The most common treatment for obstructive sleep apnea is continuous positive airway pressure, or CPAP.
Before sleep, the person places a mask over his or her nose or nose and mouth. It is connected by tubing to a CPAP machine that uses air pressure to keep the airway open, according to the National Heart, Lung, and Blood Institute (NHLBI).
Typically, before insurers will pay for this therapy, the person's sleep disorder must be documented in a sleep lab study.
These studies are expensive and would prohibit any large-scale screening, says Dr. Einhorn.
He is currently conducting a follow-up study to assess easier, less expensive, and more readily available methods of diagnosing obstructive sleep apnea, such as a portable at-home screening device.
Always consult your physician for more information.
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Sleep apnea is characterized by a number of involuntary breathing pauses or "apneic events" during a single night's sleep - sometimes as many as 20 to 30 or more events per hour.
These events are almost always accompanied by snoring between apnea episodes (although not everyone who snores has sleep apnea).
Sleep apnea may also be noted by choking sensations. The frequent interruptions of deep, restorative sleep often lead to early morning headaches and excessive daytime sleepiness.
During the apneic event, the person is unable to breathe in oxygen and to exhale carbon dioxide, resulting in low levels of oxygen and increased levels of carbon dioxide in the blood.
The reduction in oxygen and increase in carbon dioxide alert the brain to resume breathing and cause an arousal.
With each arousal, a signal is sent from the brain to the upper airway muscles to open the airway; breathing is resumed, often with a loud snort or gasp.
Frequent arousals, although necessary for breathing to restart, prevent a person from getting enough restorative, deep sleep.
Certain mechanical and structural problems in the airway cause the interruptions in breathing during sleep.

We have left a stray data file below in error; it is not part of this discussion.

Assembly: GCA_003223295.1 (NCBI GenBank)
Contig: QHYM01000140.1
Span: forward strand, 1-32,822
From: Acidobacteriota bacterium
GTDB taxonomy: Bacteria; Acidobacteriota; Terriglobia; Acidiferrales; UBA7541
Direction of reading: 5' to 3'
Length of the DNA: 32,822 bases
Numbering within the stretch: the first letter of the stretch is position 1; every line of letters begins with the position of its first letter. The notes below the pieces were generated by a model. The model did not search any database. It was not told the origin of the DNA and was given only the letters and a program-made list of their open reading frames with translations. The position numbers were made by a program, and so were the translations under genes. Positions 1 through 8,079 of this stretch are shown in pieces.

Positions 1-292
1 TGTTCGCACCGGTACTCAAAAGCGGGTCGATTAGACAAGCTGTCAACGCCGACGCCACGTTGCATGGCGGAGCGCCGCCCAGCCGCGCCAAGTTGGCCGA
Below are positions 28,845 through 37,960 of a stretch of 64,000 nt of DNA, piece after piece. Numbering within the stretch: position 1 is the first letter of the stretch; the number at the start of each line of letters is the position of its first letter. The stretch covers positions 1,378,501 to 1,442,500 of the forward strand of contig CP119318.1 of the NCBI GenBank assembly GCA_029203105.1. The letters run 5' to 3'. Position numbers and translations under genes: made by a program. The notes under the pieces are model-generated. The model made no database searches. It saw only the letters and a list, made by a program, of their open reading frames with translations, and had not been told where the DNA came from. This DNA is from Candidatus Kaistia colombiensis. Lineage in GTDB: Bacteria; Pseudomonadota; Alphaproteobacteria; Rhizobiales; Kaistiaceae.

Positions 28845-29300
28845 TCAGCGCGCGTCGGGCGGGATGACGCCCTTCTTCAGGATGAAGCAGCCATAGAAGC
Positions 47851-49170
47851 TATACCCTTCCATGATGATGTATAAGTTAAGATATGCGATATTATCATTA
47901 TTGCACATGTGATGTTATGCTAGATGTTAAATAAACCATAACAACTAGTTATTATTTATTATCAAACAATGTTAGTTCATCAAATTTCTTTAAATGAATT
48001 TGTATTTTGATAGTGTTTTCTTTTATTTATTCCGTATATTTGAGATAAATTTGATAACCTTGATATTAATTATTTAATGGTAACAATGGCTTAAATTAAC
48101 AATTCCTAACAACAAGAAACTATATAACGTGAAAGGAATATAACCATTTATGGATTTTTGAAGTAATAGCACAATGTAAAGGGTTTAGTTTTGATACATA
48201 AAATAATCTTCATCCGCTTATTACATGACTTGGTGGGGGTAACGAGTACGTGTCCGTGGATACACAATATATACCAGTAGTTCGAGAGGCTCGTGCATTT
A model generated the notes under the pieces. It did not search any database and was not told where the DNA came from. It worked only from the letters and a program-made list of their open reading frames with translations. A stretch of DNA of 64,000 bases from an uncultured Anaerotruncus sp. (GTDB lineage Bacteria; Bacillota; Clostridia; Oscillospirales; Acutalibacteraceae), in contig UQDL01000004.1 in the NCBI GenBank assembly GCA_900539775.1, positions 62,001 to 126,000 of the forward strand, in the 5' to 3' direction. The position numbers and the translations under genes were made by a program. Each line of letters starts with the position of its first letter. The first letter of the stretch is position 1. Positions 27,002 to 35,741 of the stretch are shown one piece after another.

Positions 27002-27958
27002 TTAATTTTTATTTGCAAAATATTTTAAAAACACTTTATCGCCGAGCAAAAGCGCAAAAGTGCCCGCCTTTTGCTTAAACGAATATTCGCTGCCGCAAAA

Apnea occurs when the throat muscles and tongue relax during sleep and partially block the opening of the airway.
It can occur when the muscles of the soft palate at the base of the tongue and the uvula relax and sag, the airway becomes blocked, making breathing labored and noisy and even stopping it altogether.
Diagnosis of sleep apnea is not simple because there can be many different causes.
Primary care physicians, pulmonologists, neurologists, or other physicians with specialty training in sleep disorders may be involved in making a definitive diagnosis and initiating treatment.
Tests are available for evaluating a person for sleep apnea, including:
polysomnography - a test that records a variety of body functions during sleep, such as the electrical activity of the brain, eye movement, muscle activity, heart rate, respiratory effort, air flow, and blood oxygen levels.
Multiple Sleep Latency Test (MSLT) - a test that measures the speed of falling asleep. People without sleep problems usually take an average of 10 to 20 minutes to fall asleep.
Individuals who fall asleep in less than five minutes are likely to require some type of treatment for sleep disorders.
Diagnostic tests usually are performed in a sleep center, but new technology may allow some sleep studies to be conducted in the patient's home.
Always consult your physician for more information.